National Geographic : 1953 Sep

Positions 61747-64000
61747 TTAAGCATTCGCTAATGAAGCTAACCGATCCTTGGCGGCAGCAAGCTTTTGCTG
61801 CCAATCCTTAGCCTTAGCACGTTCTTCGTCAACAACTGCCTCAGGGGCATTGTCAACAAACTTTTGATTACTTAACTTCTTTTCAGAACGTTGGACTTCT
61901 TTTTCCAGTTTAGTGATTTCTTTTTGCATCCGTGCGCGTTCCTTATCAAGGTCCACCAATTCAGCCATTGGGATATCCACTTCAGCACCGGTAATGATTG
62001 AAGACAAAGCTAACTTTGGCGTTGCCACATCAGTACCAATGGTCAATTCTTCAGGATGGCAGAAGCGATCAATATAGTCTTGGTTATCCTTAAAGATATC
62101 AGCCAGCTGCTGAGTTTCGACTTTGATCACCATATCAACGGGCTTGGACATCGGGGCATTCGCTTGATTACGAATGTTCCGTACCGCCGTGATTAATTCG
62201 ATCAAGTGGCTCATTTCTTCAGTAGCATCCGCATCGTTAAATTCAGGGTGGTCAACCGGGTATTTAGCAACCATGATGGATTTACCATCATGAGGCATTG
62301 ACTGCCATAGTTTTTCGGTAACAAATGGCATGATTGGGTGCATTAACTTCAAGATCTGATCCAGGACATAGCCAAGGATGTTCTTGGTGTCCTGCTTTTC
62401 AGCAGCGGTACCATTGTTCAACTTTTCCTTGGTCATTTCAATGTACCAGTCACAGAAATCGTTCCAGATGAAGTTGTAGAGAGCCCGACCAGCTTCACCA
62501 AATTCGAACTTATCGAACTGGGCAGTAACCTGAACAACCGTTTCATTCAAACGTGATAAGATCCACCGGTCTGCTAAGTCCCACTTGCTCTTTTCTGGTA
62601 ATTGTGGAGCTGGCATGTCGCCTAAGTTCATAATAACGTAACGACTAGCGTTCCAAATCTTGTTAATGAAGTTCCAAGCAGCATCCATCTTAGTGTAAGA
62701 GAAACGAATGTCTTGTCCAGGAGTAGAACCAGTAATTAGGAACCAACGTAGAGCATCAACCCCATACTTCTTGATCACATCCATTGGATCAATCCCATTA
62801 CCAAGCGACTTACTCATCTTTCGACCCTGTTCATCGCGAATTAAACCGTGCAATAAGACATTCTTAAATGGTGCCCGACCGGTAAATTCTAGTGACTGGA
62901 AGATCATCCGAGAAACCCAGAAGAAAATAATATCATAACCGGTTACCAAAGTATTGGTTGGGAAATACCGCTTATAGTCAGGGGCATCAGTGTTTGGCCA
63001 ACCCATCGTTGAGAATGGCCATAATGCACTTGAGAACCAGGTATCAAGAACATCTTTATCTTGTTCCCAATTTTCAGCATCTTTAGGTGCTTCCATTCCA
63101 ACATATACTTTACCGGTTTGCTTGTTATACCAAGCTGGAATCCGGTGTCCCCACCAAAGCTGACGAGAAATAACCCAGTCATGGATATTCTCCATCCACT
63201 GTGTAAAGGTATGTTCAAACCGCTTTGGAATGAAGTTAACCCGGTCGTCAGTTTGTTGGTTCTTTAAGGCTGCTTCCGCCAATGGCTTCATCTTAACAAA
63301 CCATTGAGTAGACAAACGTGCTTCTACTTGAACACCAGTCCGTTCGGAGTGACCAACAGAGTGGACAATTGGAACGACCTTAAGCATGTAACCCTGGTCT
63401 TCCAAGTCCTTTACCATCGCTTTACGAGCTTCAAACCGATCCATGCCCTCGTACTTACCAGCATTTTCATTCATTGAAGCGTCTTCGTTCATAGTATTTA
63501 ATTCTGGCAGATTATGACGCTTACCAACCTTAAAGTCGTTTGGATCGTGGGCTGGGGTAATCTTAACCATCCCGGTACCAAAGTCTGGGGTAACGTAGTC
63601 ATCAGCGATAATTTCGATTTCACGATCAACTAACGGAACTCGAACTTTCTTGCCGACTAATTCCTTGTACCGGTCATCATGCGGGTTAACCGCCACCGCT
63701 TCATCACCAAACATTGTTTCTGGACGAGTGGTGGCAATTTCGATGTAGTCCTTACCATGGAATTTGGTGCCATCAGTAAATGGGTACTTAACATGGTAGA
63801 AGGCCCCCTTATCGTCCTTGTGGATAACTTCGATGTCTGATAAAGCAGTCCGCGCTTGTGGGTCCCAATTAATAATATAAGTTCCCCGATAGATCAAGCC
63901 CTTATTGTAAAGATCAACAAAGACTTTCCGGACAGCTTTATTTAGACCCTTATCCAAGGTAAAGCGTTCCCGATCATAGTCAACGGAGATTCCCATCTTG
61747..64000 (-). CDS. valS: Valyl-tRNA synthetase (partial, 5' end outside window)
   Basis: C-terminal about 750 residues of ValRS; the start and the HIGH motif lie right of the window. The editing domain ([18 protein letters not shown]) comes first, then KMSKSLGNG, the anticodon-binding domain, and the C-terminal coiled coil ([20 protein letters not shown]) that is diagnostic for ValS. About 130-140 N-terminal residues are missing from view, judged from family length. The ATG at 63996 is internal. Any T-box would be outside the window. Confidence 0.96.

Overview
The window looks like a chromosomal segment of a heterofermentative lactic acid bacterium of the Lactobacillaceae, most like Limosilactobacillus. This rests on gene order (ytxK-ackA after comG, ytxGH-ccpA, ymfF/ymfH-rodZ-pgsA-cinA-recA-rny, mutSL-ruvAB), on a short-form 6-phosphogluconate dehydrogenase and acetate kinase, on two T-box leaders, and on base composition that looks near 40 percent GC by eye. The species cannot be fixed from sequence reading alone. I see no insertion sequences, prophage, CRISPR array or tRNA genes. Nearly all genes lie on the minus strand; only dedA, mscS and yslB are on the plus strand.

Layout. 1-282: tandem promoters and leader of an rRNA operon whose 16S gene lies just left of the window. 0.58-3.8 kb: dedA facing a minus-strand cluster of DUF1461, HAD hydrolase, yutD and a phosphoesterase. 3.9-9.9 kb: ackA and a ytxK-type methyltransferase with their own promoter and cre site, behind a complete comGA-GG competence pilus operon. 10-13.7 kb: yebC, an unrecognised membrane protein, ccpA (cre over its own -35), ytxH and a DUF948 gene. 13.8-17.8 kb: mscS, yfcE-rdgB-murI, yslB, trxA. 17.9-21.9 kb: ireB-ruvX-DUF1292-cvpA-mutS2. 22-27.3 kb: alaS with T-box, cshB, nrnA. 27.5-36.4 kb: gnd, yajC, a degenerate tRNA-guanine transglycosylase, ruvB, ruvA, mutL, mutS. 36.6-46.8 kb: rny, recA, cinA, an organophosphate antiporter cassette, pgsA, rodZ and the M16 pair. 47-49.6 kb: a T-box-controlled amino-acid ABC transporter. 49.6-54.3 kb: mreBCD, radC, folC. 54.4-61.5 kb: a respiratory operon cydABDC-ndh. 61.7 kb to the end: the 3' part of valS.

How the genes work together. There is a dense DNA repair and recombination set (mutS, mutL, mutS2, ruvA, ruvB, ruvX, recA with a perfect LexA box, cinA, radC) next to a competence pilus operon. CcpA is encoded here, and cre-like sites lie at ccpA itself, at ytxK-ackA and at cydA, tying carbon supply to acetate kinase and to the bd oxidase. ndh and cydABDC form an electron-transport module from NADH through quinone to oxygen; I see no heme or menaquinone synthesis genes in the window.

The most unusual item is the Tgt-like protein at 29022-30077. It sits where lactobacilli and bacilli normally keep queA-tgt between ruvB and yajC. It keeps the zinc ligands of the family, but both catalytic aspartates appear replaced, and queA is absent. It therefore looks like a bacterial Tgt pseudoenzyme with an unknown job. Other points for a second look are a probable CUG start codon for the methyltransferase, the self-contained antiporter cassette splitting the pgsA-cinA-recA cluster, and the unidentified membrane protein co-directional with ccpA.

Crickets, Nature's Expert Fiddlers 385 Celebrated in Story and Legend, These Accomplished Insects Are Musicians, Ventriloquists-and Thermometers BY CATHERINE BELL PALMER National Geographic Magazine Staff ONE September evening in Silver Spring, Maryland, the incessant chirp, chirp, chirp, of a cricket in the house in terrupted my reading. During the summer I had become so accustomed to these insects' familiar calls outdoors that I rarely noticed them. But within the four walls of a house the chirp seemed to double in volume and fill the whole living room. My collie, Ginger, cocked her head, looked up at me with a quizzical expression, and trotted off in search of the noisemaker. I joined her, but whenever we reached a spot where we thought the cricket was, its call seemed to come from another part of the room. Fiddle by Scraping Wings This aural illusion was no accident. Most crickets, like cicadas, become ventriloquists to deceive pursuers.* Nature's fiddlers, they produce their shrill music by rubbing their wings together. When the common field cricket wants to make his call, he raises his fore wings at an angle of about 45° to his body. A file on one wing rasps against a scraper on the other, creating the sound vari ously described as treat-treat-treat,cree-cree cree, or gru-gru-gru (page 391). During this fiddling process, called stridu lation, the insect controls the volume and direction of the sound by position of the wings in relation to the body. To make the muted, muffled notes giving the illusion of distance, the wings are lowered close to the back. Some species-certain small bush crickets, for example-do not sing at all. Of the 2,000 known species, the one we were chasing probably was Acheta assimilis, the common field cricket. Although Acheta domesticus, the house cricket of the Old World, has been introduced here, it is not nearly so numerous as the field cricket. Through the ages the cheerful chirp of the cricket has been woven into literature and legend. Charles Dickens did more than any other writer, perhaps, to popularize the little creature with his classic The Cricket on the Hearth. In this charming story there is a contest between a kettle and a cricket to deter mine which can sing louder and longer. Cricket wins when the kettle boils over. The song of the snowy tree cricket, Oecan thus niveus, evoked extravagant praise from Nathaniel Hawthorne. "If moonlight could be heard," he wrote, "it would sound like that." Henry David Thoreau called the sound "a slumberous breathing" and "an inner dream." To many, the steady chirping of a cricket, reminiscent of a singing teakettle, suggests peace and comfort. The French entomologist, Jean Henri Fabre, proclaimed, "I know of no insect voice more gracious, more limpid in the profound peace of the nights of August." But a New York Times nature writer, Hal Borland, apparently had an experience similar to mine. In a Times editorial he described a cricket as "a black, ambulatory noise sur rounded by a sentimental aura. On occasion it lives in the open fields, but its favorite habitat is behind a couch or under a bookcase in a room where somebody is trying to read. It has six legs, which make it an insect; two antennae, which make it a creature of sensi tive feelings; two wings that can be scraped together, which make it a nuisance." In old England it was considered good luck to have a cricket chirping on the hearth. For centuries cricket fighting has provided a national pastime in China. Records of cele brated insect fighters are preserved by the Chinese as records of thoroughbred race horses are kept in other countries. Weighed in be fore every fight, crickets are divided into heavyweight, middleweight, and lightweight classes (pages 388, 389). Some devotees of cricket fighting raise the insects and hire professional trainers to feed and care for them. Special diets consisting of rice, boiled chestnuts, and mosquitoes are given before a fight. Temperature Affects Song In both China and Japan crickets are also kept as musical pets. In the days of the Chinese empire even the palace had its royal chorus of crickets. Beautiful specimens of cricket cages are now museum pieces (page 393). Common folk had to be content with cages of bamboo or of coconut shell; the rich had gourds with covers made of carved ivory and jade. Cricket cages in the collection of the Chicago Natural History Museum include one made from a carved walnut shell. Whether the call of this fiddling member of * See "Rip Van Winkle of the Underground," by Kenneth F. Weaver, NATIONAL GEOGRAPHIC MAGA ZINE, July, 1953.